Marvel took its time, seeding various plot threads all across its “Phase One” movies before culminating in The Avengers. Alongside a strong script, The Avengers succeeds in having a stellar ensemble cast, incredible direction by Joss Whedon, as well as great performances from Mark Ruffalo and Tom Hiddleston. Marvel’s The Avengers is one of the best that the franchise has to offer.
Clocking in at USD1.5 billion by the end of its run, The Avengers was the third highest grossing film of all time (Behind Avatar and Titanic) at the time of its release. With The Avengers, Marvel Studios perfected the shared universe model that many movie studios are still attempting to replicate today.
3. Captain America: The Winter Soldier
After The Avengers, Captain America was at the risk of being a bore. Sure, he had a great start with The First Avenger. However, he has the least amount of development and growth among the big four of the MCU (alongside Iron Man, Hulk, and Thor) in The Avengers. Always the ‘boy scout’, some begun dubbing him ‘No one’s favourite’ after the release of The Avengers.
Director Anthony and Joe Russo understood the need of revamping the star-spangled hero. The Russos knew that in order to make the Steve Rogers interesting again, they needed to challenge his ideology, instead of stripping away what makes Captain America, Captain America.
Alongside exhilarating action sequences, great antagonists, as well as a plot that echoes 1960s political crime movies, Captain America: The Winter Soldier is without a doubt one of the greatest comic book movie ever made. In The Winter Soldier, the filmmakers take Captain America to new heights and delivers in spades.
Read more: Sebastian Stan’s musings on life
2. Spider-Man: Homecoming
Ever since the character’s conception in the comics, Spider-Man has always been Marvel’s most beloved character, so you can imagine the excitement when it was announced that Marvel’s mascot is finally returning home.
After the release of the critical and financially underwhelming The Amazing Spider-Man 2, Sony (Spider-Man’s film license holder since the ’90s) decided to join forces with Marvel Studios to craft the next chapter for everyone’s favourite wall crawler, integrating the character into the MCU. Thus, enter Spider-Man: Homecoming.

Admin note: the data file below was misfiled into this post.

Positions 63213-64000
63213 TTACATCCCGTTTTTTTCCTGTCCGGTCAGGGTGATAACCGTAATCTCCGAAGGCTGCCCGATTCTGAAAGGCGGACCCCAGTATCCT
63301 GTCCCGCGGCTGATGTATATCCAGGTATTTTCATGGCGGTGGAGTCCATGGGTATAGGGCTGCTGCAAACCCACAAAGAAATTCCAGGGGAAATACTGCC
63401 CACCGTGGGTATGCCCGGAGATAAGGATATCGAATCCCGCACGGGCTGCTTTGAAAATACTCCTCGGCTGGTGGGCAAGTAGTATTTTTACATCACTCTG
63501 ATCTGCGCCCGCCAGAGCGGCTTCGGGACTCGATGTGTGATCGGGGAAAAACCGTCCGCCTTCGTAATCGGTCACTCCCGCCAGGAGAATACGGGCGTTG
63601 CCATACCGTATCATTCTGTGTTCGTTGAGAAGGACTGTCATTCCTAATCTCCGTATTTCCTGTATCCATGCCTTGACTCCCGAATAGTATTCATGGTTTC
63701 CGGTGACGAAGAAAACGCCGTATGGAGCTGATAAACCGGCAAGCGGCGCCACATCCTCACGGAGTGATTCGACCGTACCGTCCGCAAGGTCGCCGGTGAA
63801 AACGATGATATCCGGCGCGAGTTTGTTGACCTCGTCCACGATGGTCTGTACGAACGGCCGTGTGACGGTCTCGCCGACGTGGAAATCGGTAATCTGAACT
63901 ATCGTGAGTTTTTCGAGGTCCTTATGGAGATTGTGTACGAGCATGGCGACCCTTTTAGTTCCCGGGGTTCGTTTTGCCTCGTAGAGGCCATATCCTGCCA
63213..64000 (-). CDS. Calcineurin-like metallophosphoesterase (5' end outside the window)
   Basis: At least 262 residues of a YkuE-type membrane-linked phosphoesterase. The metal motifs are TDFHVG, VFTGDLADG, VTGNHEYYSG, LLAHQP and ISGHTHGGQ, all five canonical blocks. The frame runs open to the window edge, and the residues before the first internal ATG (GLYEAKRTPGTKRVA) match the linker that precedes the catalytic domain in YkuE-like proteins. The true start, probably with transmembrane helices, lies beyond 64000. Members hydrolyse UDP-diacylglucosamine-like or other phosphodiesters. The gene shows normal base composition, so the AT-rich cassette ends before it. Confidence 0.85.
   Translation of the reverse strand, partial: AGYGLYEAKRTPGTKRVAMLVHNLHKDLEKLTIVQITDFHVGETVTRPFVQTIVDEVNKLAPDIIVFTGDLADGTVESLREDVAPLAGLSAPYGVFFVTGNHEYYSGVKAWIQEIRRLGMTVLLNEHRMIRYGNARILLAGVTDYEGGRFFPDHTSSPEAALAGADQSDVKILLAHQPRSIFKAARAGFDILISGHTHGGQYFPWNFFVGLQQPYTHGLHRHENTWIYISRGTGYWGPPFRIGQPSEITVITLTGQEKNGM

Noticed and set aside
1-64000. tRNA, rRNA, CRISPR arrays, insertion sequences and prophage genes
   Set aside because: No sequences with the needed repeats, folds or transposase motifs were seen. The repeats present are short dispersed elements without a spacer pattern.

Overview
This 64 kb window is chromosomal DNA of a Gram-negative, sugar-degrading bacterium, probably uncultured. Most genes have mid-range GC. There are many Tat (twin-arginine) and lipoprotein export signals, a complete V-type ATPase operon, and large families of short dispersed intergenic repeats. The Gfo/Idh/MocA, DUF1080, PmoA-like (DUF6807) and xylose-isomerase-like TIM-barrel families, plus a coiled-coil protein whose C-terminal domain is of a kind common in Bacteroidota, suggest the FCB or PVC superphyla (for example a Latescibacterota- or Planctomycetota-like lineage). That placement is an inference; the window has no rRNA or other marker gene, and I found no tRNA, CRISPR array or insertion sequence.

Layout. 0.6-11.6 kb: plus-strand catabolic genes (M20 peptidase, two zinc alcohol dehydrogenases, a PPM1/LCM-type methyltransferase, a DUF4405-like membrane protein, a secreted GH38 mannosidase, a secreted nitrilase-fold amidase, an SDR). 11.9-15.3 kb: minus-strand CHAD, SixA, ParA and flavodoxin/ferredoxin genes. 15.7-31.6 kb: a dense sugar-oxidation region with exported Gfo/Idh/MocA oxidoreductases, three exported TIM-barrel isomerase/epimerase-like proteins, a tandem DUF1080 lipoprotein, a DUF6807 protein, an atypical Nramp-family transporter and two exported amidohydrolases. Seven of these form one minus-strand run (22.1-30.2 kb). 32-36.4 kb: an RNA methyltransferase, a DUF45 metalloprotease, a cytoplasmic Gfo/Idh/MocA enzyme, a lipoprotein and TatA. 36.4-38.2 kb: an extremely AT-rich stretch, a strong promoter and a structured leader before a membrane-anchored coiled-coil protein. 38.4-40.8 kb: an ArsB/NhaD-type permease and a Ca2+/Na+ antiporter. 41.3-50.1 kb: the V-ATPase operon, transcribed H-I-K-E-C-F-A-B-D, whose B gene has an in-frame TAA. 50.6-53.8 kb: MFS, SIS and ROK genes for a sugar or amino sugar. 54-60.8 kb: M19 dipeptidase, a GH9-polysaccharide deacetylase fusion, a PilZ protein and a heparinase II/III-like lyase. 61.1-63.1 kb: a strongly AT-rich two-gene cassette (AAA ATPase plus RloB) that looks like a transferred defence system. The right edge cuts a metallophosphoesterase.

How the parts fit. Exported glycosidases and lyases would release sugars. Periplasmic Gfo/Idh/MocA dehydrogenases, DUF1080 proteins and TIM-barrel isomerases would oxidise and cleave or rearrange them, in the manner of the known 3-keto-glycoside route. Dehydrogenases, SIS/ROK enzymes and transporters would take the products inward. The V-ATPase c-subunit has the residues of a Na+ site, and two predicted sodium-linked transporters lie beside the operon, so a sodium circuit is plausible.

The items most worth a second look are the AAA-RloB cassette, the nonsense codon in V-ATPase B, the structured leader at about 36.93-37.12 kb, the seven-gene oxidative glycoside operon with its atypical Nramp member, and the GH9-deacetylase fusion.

With a relatable hero, fun action sequences, and just the right amount of comedy, Jon Watts’ Spider-Man: Homecoming embodies everything great about Marvel. Following his introduction in Captain America: Civil War, Tom Holland once again shines as the web-head, capturing the essence of the character in a way that the previous iterations couldn’t. Oh and also, Michael Keaton, nuff’ said.
Read more: Tom Holland swings to the top
1. Captain America: Civil War
The crown jewel of the MCU. Prior to the “Phase Three” films, a common criticism of the MCU was its lack of compelling and well written antagonists. The criticisms weren’t unwarranted, as Marvel Studios tends to focus and develop its heroes more so than its villains. Ronan the Accuser was bland, Yellowjacket was generic, and don’t even get me started on Malekith.
So how do you fix the problem? Easy, you pit two of the most fully realized characters in the MCU, Steve Rogers and Tony Stark, against one another. Despite not being a villain, Tony Stark plays the role an antagonist would in the film, with a clear conflict in ideology against the titular hero.
Alongside its compelling and dramatic storyline, Captain America: Civil War also succeeds in delivering top notch performances from its cast (particularly from Evans and Downey), introduction to beloved characters, as well as impressive action sequences. Civil War stands perfectly on its own, but it also has the biggest impact in the overall narrative of the MCU (Infinity War seems to be rivaling that though). Captain America: Civil War isn’t just a movie, it’s an experience.
Avengers: Infinity War will finally hit the big screens from April 25 onwards